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Fairview waterline extension project moves forward with less funding

Holly Viers • Updated Dec 17, 2018 at 12:52 PM

GATE CITY — After being stalled earlier this year due to lack of funding, the waterline extension project in the Fairview area of Scott County is back on track.

Mike Dishman, executive director of the Scott County Public Service Authority, gave an update on that project and several others during this month’s Board of Supervisors meeting. Though the Virginia Department of Health declined to fund a portion of the Fairview project, Dishman said it will proceed, with potential modifications.

“We’ve not gotten the money that we’ve asked for,” Dishman said. “We’re hopeful that we’ve gotten enough. We will know when bids come in.”

Background

As previously reported, homes on part of Fairview Road already have public water access, but the waterline doesn’t extend all the way through the Fairview community. The original plans included approximately 18 miles of distribution lines, 95 water meters, 33 fire hydrants and any other needed equipment.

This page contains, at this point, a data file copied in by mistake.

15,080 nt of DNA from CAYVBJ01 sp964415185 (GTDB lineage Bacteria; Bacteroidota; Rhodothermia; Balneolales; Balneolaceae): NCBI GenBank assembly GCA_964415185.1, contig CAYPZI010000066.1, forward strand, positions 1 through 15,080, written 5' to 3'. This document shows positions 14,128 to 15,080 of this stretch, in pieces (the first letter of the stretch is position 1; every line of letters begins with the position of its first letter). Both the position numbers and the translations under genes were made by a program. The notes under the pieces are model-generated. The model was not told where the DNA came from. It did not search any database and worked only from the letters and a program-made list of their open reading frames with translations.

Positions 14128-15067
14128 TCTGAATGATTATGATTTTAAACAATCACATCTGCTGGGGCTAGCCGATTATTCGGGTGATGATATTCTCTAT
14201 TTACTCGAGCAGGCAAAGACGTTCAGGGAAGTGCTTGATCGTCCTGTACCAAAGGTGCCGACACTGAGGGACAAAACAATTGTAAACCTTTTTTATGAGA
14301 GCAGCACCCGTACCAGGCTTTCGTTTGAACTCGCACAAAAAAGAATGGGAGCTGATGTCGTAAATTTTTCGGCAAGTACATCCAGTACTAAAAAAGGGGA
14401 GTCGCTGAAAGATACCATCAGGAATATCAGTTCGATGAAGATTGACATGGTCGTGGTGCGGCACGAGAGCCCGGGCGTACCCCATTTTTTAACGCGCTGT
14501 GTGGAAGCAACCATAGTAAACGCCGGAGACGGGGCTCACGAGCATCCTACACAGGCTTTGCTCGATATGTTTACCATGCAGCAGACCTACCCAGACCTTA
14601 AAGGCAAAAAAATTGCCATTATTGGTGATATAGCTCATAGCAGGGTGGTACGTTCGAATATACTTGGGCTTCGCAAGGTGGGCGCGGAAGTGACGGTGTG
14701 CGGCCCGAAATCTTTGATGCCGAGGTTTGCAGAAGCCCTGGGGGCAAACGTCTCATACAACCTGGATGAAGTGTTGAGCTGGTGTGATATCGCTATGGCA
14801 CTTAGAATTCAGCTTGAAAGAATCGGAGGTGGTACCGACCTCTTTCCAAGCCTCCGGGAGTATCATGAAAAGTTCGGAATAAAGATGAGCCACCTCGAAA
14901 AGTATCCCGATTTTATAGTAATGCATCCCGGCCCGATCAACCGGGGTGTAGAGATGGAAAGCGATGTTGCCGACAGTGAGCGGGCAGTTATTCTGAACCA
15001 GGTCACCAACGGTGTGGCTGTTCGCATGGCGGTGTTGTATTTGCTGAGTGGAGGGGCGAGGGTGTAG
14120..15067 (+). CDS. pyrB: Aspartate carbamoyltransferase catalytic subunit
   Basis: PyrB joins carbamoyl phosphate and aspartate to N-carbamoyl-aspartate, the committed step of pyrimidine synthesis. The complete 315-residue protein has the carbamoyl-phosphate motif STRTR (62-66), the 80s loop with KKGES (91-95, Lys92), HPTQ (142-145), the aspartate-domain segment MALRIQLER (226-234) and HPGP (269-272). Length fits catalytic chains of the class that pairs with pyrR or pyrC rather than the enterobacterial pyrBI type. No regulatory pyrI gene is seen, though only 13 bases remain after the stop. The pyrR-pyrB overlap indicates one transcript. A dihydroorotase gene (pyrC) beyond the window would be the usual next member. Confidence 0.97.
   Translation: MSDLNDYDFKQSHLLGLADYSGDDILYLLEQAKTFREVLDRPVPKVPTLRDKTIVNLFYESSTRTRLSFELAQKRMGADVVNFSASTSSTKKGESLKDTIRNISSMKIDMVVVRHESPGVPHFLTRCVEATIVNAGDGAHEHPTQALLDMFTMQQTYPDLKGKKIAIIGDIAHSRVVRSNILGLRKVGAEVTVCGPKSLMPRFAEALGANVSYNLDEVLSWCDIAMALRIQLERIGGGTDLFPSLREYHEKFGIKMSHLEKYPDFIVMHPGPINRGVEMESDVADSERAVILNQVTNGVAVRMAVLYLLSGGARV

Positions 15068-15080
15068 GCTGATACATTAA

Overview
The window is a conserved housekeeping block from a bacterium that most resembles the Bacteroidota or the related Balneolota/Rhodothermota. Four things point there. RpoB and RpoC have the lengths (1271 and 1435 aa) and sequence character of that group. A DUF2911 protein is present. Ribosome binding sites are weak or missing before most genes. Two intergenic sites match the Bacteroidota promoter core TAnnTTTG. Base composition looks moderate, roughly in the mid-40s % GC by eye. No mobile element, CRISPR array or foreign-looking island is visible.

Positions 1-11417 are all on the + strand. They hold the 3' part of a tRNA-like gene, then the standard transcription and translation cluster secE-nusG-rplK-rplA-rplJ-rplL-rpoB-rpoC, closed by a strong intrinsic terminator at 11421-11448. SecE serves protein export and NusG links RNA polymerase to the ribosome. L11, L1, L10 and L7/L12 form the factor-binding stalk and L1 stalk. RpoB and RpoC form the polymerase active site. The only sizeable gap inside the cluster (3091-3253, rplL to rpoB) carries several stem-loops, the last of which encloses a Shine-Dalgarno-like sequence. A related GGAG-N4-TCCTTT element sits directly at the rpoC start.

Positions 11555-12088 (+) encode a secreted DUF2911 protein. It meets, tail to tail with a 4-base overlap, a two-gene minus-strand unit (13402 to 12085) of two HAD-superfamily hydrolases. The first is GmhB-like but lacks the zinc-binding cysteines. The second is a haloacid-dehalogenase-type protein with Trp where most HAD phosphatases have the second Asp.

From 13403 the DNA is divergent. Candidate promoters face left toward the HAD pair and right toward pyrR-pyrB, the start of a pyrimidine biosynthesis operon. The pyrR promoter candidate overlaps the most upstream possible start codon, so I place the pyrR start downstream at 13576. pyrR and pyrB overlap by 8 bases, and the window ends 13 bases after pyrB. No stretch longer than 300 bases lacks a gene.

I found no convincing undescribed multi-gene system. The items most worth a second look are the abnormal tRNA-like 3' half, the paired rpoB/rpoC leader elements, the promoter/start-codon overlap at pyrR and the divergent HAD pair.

The SCPSA received nearly $7 million for the project from the U.S. Department of Agriculture’s rural development program at the beginning of last year. As part of the funding package, the SCPSA was required to secure $500,000 in grants.

“We needed $200,000 from Coalfields Water Development Fund; we got $140,000. We needed $200,000 from the health department; we got zero. We needed $100,000 from LENOWISCO and we got that,” Dishman said. “So we’re at almost half of what we needed.”

What’s happening now?

Dishman said the SCPSA will seek alternate bids for the project, one that includes fire hydrants and one that does not. The original project plans included the hydrants, but eliminating them could trim the cost considerably.

“We expect it will be a significant difference,” Dishman said, “not only in just the cost of the fire hydrants but the size of the lines. … We’ve presented this to a representative of Fairview as an option. … They want safe drinking water, so we have to do what we can with the money we get.”

Dishman said the engineering plans and specifications are approved, and construction is expected to begin in 2019 despite the funding uncertainties.

“I think we’ll be OK,” Dishman said. “We’re going to do Fairview, though, one way or the other.”

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